Editor’s Note: The Rise of E-Commerce Media
I've written about this in these pages before, but I can't help myself: I love the idea of e-commerce media and think it's the latest untapped revenue stream for e-tailers.
What's e-commerce media, you ask? It's a form of online media that allows marketers to target shoppers within and around the e-commerce environment at critical moments before the point of purchase.
At the recent eTail West 2011 conference in Palm Springs, Calif., I met with Jonathan Opdyke, CEO of HookLogic, a company that sells a solution that creates product and media placements on e-commerce sites.
Cooperative marketing between retailers and suppliers has been successful for decades offline, Opdyke said, and is an integral part of today's shopping experience.
"Make no mistake, the brands featured in endcaps in retail stores everyday aren't ran- domly selected," Opdyke added. "Marketers pay retailers a premium to ensure their products are visible at key points in the shopping process. E-commerce media simply puts that concept online."
Real e-tailers are experimenting with e- commerce media. At eTail, for example, HookLogic announced that Shoebuy.com will use its service to offer brand and product placements on its site.
"This will create new and innovative merchandising opportunities for Shoebuy's more than 1,000 brand partners to showcase their individual products throughout the website in relevant locations along the shopper's path," Opdyke said.
What's more, online retail giant Amazon.com started experimenting with e-commerce media via its Amazon Advertising Program.
Backcountry.com, a leading e-tailer of outdoor products, also launched an e-commerce program last fall that makes display media advertising inventory opportunities available to vendors, industry partners and other customer-complementary advertisers on Backcountry.com's family of stores.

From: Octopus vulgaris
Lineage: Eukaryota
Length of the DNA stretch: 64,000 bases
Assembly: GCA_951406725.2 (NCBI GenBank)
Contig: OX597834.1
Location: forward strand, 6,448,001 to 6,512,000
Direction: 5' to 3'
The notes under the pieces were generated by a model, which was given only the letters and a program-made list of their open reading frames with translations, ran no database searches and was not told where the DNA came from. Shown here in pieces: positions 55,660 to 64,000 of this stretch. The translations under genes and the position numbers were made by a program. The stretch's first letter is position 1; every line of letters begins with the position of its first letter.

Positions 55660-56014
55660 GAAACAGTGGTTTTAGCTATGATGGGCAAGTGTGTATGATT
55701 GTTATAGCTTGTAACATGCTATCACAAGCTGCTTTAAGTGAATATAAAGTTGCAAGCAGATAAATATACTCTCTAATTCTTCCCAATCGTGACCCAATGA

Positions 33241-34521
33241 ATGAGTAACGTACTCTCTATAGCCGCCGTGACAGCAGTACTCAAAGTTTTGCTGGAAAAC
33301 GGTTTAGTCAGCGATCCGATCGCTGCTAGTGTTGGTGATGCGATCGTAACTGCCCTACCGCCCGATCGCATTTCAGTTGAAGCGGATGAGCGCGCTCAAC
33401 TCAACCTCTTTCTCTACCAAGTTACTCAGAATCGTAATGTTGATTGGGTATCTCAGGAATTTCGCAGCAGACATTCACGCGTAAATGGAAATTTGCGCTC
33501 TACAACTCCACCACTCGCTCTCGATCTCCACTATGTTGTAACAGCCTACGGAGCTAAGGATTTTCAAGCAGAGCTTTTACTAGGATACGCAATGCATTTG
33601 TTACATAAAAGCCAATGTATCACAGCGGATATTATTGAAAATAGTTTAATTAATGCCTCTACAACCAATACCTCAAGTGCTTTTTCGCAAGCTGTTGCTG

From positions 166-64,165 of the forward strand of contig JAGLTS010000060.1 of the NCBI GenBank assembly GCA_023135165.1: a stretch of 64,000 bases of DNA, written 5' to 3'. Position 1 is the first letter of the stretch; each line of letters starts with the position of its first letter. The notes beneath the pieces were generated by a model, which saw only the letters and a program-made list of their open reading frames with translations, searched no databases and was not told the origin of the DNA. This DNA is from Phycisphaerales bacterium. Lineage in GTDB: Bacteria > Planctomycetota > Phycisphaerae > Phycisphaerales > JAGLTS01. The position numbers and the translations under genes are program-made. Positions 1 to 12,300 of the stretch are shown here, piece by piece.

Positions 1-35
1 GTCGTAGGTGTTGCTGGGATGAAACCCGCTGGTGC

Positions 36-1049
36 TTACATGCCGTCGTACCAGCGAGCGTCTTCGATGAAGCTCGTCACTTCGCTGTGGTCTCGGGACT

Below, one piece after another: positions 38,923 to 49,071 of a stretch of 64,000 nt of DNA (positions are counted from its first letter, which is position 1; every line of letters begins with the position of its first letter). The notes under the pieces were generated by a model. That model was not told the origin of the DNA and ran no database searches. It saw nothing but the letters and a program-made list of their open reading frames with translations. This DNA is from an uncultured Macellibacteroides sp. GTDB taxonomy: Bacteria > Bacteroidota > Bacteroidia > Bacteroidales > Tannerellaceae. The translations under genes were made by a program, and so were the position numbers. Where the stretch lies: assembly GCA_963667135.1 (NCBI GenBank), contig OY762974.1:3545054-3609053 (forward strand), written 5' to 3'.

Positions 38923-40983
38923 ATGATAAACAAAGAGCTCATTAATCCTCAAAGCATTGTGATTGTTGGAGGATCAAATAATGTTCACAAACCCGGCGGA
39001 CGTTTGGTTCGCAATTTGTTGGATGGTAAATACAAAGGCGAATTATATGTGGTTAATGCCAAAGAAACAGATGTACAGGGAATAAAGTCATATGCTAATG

The program offers advertisers exposure opportunities to "Backcountry.com's one [million] to four million unique monthly visitors who engage in 10 [million] to 35 million page views per month — depending on the month," according to a Backcountry.com press release.
Advertisers can buy inventory available on a taxonomy navigation level basis (e.g., men's clothing, women's clothing, hiking), the press release noted, as well as on all of Backcounty.com's product detail pages. Advertisers can send traffic to any destination URL they choose, such as their own site, to another smaller retailer or to a custom campaign.
"We'd much rather have our customers exit to a vendor site to learn more about the products they're researching than go anywhere else," said Dustin Robertson, Backcountry.com's chief marketing officer, in the release.
In short, Backcountry.com's e-commerce media program uses its site's niche-focused approach to retail to give advertisers the chance to target segments of customers at a powerful point in the purchase process.
"Most people still use the internet as it was originally intended: as a research medium," Robertson said. "Having customer-complementary ads on our sites can enhance the customer's shopping experience as well as provide them with more brand and product information opportunities while they're in their research phase."